June 24, 2021, by Blue-Green team
Investigating the water quality of the River Leen
Hazel Wilson and Charlotte Viner (University of Nottingham) have recently been out and about doing fieldwork in the River Leen. They’ve been investigating the water quality, invertebrates, and habitat quality of the river as it flows through the city of Nottingham.
Urban rivers like the River Leen have been heavily impacted by humans to make space for development and to manage flood risk. They have often been straightened and cleared of habitat and vegetation, and many have problems with water quality. However, things have been improving in the last few decades as we’ve come to recognise the value of biodiversity and blue-green spaces.
In order to keep improving rivers we need to understand the current condition of the river, so we wanted to investigate the water and habitat quality by doing some fieldwork.
We had ten survey sites along the Leen (Figure 1). These sites were chosen to correspond to Environment Agency (EA) sites, so we can compare to their regular monitoring (they’ve kindly provided us with data since 2013), but we had additional sites to fill in the gaps.
Main research findings
Water quality and invertebrate communities in the River Leen
We found that water quality and invertebrate communities in the River Leen are generally good. Our data was broadly similar to what the EA have found, showing that water quality in particular has been improving in recent years. Figure 2 shows how soluble reactive phosphorus (SRP) concentrations have improved over time. High concentrations of this nutrient can lead to accelerated growth of algae and plants which can, in turn, impact oxygen levels and river habitat characteristics, leading to significantly altered community structures. However, SRP concentrations along the River Leen were low, indicating good or high status in recent years.
We found that nutrient concentrations were greater downstream of the tributary with Day Brook. Preventing pollution by industry, wastewater treatment, and household misconnections could help improve matters for the Leen and Day Brook.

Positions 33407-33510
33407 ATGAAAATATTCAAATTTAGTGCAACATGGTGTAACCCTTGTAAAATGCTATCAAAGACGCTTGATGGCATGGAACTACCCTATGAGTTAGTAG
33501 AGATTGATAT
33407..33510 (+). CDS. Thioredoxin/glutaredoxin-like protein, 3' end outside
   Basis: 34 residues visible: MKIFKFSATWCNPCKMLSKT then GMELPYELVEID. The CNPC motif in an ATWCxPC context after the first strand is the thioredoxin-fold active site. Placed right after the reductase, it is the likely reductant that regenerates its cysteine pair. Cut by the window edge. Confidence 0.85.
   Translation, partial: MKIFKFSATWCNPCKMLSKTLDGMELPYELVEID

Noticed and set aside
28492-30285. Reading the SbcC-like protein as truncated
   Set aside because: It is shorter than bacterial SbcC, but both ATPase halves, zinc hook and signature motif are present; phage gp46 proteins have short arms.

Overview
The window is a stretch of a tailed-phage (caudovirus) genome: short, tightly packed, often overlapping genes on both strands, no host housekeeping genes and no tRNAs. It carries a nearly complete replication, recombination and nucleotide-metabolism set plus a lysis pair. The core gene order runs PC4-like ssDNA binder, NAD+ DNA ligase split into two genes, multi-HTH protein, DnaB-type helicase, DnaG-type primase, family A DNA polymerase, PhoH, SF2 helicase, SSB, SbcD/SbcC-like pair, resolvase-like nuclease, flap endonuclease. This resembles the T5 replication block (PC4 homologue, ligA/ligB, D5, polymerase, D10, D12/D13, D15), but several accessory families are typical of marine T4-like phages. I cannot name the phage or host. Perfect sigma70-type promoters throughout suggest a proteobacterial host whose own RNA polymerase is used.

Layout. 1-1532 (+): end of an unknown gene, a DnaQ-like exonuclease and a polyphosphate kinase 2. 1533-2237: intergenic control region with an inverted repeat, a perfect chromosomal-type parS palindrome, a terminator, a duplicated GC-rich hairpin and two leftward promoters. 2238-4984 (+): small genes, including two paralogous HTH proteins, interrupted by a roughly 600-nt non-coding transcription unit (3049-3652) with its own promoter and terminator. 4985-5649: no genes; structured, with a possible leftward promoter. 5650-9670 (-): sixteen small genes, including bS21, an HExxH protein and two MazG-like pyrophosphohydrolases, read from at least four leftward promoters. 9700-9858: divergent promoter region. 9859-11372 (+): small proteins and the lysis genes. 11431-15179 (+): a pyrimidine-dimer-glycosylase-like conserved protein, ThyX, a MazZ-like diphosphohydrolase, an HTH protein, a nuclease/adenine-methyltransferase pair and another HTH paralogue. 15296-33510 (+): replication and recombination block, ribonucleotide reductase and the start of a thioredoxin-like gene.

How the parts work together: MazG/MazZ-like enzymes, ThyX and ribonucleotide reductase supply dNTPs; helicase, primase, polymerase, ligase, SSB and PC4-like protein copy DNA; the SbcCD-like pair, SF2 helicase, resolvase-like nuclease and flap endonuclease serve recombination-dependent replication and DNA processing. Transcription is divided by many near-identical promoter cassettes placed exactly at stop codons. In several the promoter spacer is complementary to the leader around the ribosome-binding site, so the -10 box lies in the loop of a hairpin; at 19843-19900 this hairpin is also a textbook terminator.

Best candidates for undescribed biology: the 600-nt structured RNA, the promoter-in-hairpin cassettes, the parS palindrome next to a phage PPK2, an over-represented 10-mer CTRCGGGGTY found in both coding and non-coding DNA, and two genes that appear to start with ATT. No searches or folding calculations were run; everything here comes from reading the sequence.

We found that habitat quality decreased downstream in the catchment, which corresponded with an increase in modification of the river. There is a possibility of future river restoration to improve this, for example there have recently been works at Queens Medical Centre to stabilise flood defences and provide fish habitat.
Isolated pollution events
On some days and at some sites, we found higher pollution levels than was found at other sites/times. Regular longer-term monitoring at more sites could help us better understand whether isolated pollution events are occurring and how best to prevent them. For instance, after a period of heavy rainfall, we found higher (although not dangerous) levels of ammonia at our Mill Street Playing Fields sampling site.
Taken together, these results are good news as they show that conditions in the River Leen are fairly good considering the level of urbanisation of the catchment, and the improving conditions over time are promising for the future health of the river. We really enjoyed getting out and about on fieldwork and getting to know the River Leen a bit better!
The full report can be found at http://www.urbanfloodresilience.ac.uk/documents/the-health-of-the-river-leen.pdf.
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